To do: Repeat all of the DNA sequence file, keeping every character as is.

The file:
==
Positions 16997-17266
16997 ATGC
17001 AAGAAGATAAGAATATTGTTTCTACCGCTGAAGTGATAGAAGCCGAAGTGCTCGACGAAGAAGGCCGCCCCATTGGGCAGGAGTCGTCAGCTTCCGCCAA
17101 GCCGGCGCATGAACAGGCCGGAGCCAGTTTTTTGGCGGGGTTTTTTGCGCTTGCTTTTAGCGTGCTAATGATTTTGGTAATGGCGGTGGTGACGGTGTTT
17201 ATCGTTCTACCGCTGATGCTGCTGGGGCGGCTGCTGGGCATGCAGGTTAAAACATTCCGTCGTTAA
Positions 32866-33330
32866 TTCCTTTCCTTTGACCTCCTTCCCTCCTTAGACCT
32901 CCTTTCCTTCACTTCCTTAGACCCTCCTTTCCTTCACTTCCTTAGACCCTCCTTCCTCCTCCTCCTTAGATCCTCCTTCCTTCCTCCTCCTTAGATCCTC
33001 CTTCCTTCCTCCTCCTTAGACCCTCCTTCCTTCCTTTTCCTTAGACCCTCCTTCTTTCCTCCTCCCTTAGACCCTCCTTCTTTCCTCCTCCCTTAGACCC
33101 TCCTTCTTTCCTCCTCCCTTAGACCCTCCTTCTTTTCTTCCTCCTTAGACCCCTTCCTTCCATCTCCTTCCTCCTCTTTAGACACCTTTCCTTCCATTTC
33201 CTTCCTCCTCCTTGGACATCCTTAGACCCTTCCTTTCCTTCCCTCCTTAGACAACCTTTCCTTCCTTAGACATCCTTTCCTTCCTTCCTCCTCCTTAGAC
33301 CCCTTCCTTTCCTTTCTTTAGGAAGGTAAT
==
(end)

Positions 16997-17266
16997 ATGC
17001 AAGAAGATAAGAATATTGTTTCTACCGCTGAAGTGATAGAAGCCGAAGTGCTCGACGAAGAAGGCCGCCCCATTGGGCAGGAGTCGTCAGCTTCCGCCAA
17101 GCCGGCGCATGAACAGGCCGGAGCCAGTTTTTTGGCGGGGTTTTTTGCGCTTGCTTTTAGCGTGCTAATGATTTTGGTAATGGCGGTGGTGACGGTGTTT
17201 ATCGTTCTACCGCTGATGCTGCTGGGGCGGCTGCTGGGCATGCAGGTTAAAACATTCCGTCGTTAA
Positions 32866-33330
32866 TTCCTTTCCTTTGACCTCCTTCCCTCCTTAGACCT
32901 CCTTTCCTTCACTTCCTTAGACCCTCCTTTCCTTCACTTCCTTAGACCCTCCTTCCTCCTCCTCCTTAGATCCTCCTTCCTTCCTCCTCCTTAGATCCTC
33001 CTTCCTTCCTCCTCCTTAGACCCTCCTTCCTTCCTTTTCCTTAGACCCTCCTTCTTTCCTCCTCCCTTAGACCCTCCTTCTTTCCTCCTCCCTTAGACCC
33101 TCCTTCTTTCCTCCTCCCTTAGACCCTCCTTCTTTTCTTCCTCCTTAGACCCCTTCCTTCCATCTCCTTCCTCCTCTTTAGACACCTTTCCTTCCATTTC
33201 CTTCCTCCTCCTTGGACATCCTTAGACCCTTCCTTTCCTTCCCTCCTTAGACAACCTTTCCTTCCTTAGACATCCTTTCCTTCCTTCCTCCTCCTTAGAC
33301 CCCTTCCTTTCCTTTCTTTAGGAAGGTAAT